In Virtual SAN, an object is defined based on an individual storage block device that is compatible with SCSI semantics. Conceptually, an object can also be thought of as "volumes," the term used in Amazon EC2and OpenStack. In Virtual SAN, the only supported objects are virtual machine files such as VMDKs.
In Virtual SAN, each object that resides on the Virtual SAN datastore comprises multiple components, which are distributed across hosts that are members of a vSphere cluster. Objects are assigned storage performance and availability services requirements through the virtual machine storage policies feature. Based on applying defined performance and availability requirements to ones specific to each object, components are distributed throughout a vSphere cluster onto physical disk devices.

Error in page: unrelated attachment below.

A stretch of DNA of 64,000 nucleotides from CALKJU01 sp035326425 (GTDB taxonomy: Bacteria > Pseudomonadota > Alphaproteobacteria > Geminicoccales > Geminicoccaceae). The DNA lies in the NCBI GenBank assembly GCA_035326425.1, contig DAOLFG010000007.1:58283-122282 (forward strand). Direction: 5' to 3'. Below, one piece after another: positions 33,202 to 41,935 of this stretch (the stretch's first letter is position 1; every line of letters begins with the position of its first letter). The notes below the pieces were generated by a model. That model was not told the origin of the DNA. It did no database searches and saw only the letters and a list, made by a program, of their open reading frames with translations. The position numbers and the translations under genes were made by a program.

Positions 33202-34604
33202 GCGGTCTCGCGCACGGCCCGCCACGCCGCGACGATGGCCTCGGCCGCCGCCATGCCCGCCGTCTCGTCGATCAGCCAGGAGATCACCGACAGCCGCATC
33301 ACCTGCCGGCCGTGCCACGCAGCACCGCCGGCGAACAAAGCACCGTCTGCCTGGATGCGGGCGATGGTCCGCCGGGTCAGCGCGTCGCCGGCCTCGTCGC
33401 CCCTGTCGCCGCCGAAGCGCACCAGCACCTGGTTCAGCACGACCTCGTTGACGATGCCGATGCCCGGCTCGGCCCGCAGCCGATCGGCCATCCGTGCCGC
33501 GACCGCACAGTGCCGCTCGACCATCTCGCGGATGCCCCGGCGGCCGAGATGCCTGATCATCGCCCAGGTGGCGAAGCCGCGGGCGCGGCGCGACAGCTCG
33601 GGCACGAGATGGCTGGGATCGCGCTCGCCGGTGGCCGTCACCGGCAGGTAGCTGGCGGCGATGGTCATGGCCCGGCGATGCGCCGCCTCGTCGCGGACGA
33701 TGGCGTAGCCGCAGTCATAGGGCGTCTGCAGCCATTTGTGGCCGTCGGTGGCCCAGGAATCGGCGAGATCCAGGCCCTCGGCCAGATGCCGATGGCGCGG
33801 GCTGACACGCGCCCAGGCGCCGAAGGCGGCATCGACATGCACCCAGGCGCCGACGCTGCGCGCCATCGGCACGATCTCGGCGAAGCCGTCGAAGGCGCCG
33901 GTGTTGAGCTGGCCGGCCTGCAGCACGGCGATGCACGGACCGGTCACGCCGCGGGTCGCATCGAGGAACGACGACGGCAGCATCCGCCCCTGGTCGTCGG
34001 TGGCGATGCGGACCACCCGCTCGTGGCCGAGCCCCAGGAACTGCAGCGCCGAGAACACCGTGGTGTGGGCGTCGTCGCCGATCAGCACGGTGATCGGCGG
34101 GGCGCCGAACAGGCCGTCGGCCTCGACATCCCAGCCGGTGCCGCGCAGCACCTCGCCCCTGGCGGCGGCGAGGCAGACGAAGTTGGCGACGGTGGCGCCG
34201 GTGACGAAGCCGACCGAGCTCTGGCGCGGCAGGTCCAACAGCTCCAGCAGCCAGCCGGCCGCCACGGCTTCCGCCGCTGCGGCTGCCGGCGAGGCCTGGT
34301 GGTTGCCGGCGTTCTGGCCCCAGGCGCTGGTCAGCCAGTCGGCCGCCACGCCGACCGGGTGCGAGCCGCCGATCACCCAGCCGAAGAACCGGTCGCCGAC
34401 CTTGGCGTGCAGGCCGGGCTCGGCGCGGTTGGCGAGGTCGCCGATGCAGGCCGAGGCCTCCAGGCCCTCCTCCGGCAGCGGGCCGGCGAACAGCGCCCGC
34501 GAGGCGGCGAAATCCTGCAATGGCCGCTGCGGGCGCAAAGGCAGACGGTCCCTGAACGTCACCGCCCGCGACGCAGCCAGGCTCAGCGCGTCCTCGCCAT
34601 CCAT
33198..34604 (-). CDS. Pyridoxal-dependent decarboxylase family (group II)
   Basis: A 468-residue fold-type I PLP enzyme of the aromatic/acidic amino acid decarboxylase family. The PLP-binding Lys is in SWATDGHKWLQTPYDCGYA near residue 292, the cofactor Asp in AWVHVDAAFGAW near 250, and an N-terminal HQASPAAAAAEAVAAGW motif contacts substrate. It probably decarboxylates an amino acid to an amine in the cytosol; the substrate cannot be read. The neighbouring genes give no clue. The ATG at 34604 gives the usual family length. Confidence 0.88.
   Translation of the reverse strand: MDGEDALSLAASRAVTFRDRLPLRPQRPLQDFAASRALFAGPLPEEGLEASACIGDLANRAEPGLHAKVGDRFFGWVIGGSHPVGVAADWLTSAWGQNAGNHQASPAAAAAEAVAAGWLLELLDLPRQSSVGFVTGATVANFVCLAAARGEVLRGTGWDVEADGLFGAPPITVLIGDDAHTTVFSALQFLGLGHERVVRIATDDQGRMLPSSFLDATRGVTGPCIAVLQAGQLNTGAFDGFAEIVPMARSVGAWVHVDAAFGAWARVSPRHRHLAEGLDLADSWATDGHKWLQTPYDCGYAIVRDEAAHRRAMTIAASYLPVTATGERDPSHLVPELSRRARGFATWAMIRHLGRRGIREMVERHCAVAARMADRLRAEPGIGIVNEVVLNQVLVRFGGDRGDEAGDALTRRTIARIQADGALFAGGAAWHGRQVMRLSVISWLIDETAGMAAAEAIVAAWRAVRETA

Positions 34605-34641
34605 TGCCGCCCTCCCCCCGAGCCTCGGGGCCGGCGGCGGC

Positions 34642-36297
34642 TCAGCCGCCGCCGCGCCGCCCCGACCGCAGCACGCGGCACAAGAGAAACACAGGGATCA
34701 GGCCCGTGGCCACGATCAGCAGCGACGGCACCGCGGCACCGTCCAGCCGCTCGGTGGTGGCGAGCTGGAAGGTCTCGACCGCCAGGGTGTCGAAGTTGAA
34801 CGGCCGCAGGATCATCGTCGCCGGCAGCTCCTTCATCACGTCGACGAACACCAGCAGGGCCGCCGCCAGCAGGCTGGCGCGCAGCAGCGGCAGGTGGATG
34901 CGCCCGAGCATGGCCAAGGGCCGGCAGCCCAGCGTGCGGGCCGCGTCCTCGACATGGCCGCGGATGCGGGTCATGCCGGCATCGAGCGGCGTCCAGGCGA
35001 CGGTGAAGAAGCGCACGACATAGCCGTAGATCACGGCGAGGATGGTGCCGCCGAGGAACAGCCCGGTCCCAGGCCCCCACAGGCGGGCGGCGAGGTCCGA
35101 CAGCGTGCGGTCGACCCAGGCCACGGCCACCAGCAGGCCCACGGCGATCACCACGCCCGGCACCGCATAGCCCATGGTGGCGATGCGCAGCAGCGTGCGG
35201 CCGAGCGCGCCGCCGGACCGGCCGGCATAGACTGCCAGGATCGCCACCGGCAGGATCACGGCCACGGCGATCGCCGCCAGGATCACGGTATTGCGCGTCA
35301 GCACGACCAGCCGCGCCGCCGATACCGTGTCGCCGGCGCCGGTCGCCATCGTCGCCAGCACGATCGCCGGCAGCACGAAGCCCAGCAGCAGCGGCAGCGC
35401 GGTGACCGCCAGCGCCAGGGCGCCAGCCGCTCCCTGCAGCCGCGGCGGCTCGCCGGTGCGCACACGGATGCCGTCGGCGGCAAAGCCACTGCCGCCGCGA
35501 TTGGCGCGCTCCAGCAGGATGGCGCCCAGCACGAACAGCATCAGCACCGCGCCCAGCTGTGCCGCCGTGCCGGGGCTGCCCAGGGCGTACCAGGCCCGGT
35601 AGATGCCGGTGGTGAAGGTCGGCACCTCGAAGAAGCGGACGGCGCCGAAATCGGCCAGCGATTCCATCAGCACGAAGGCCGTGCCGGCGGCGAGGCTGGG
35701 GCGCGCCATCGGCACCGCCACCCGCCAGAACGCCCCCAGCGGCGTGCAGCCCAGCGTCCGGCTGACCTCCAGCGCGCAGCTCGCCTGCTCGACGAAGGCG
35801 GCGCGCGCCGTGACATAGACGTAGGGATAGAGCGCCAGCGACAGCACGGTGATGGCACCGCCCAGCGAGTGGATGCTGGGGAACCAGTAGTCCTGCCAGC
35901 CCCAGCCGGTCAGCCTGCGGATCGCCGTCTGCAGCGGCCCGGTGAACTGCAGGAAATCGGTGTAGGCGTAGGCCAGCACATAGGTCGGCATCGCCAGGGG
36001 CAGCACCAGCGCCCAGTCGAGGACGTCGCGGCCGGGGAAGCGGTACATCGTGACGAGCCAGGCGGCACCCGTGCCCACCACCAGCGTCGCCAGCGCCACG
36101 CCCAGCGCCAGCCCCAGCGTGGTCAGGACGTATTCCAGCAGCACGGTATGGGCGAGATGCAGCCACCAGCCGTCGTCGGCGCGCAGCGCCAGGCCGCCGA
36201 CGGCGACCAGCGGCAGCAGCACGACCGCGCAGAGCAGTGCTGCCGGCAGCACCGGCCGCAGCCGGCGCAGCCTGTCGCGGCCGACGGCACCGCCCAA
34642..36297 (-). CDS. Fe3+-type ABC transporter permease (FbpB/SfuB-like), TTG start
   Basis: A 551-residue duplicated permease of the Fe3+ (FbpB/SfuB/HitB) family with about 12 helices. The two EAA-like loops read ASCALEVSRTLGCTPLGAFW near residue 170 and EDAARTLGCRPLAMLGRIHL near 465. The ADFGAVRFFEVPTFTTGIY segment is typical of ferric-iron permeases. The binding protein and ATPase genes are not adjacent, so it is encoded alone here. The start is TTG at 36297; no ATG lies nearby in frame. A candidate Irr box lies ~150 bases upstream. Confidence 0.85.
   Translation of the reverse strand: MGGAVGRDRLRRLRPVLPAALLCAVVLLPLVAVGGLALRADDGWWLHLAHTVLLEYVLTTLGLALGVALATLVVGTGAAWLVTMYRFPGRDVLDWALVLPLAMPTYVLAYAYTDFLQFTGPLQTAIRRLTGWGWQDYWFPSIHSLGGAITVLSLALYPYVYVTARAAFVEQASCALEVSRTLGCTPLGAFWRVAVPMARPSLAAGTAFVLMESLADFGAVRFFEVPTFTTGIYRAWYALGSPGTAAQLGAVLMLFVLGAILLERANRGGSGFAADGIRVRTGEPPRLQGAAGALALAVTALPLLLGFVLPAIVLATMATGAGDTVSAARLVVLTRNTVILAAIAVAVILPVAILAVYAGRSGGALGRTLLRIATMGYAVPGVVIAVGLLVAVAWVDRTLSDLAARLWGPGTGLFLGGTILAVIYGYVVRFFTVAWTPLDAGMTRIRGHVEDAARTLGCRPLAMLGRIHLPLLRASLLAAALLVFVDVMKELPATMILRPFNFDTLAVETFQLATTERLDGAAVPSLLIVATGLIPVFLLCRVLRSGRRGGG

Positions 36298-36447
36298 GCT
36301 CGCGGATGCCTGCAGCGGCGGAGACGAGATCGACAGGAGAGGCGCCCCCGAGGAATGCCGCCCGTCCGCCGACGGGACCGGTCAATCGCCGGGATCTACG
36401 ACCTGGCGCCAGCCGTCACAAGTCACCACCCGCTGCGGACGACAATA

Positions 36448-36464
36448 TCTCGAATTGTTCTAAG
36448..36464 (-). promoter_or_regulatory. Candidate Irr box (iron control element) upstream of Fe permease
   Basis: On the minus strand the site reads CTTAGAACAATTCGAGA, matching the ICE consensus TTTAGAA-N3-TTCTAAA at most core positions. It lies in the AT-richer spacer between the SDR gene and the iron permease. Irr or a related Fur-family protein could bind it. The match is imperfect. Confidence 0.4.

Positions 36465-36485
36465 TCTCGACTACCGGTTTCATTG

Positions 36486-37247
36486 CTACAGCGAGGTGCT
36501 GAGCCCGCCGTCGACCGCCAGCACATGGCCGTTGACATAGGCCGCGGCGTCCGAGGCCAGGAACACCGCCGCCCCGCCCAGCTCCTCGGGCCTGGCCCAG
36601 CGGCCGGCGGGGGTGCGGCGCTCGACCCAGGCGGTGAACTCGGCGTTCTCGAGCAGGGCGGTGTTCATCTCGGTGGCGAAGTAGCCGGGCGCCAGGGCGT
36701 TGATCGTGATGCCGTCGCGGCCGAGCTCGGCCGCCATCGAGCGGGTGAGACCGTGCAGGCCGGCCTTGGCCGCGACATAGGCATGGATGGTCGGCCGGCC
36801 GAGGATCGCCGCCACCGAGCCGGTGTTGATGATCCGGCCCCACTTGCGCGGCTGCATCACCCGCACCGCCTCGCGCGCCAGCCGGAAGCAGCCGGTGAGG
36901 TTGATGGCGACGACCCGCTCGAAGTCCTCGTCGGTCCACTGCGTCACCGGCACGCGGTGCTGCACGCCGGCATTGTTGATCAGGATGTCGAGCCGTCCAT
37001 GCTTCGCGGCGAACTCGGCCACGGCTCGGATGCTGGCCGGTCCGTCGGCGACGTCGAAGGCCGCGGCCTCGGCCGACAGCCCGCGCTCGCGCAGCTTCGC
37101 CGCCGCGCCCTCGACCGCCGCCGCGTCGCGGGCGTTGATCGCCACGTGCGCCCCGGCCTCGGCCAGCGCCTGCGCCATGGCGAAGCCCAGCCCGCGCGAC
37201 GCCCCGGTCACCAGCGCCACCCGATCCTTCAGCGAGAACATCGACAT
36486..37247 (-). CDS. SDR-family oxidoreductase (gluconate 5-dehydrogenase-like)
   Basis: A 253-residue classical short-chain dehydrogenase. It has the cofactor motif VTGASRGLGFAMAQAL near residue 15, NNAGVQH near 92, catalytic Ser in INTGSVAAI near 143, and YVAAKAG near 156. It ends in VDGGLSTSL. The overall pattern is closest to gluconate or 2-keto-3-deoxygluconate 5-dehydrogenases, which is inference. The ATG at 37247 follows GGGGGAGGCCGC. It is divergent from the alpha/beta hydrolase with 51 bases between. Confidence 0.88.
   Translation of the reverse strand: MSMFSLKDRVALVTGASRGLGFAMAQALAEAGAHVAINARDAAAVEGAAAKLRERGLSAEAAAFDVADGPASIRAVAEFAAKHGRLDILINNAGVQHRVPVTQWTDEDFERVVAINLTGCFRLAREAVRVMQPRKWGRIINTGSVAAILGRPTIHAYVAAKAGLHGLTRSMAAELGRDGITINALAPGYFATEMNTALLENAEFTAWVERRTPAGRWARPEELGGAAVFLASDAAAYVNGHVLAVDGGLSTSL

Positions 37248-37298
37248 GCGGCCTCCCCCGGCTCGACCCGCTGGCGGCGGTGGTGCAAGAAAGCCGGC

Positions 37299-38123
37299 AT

In Virtual SAN, objects comprise components that are distributed across hosts in a vSphere cluster. These components are stored in distinctive combinations of disk groups within the Virtual SAN distributed datastore. Components are transparently assigned caching and buffering capacity from flash-based devices, with their data "at rest" on the magnetic disks. Virtual SAN 5.5 currently supports a maximum of 3,000 components per host.
Objects greater than 255GB in capacity automatically are divided into multiple components. In addition, if the number-of-disk-stripes-per-object capability is increased beyond the default value of one, each stripe is a separate component. For every component created in Virtual SAN, an additional 2MB of disk capacity is consumed for metadata.
Witness components—those that contain only object metadata—are part of every storage object. A witness serves as a tiebreaker, to avoid split-brain behavior when availability decisions are made in the Virtual SAN cluster. Each Virtual SAN witness component also consumes 2MB of capacity.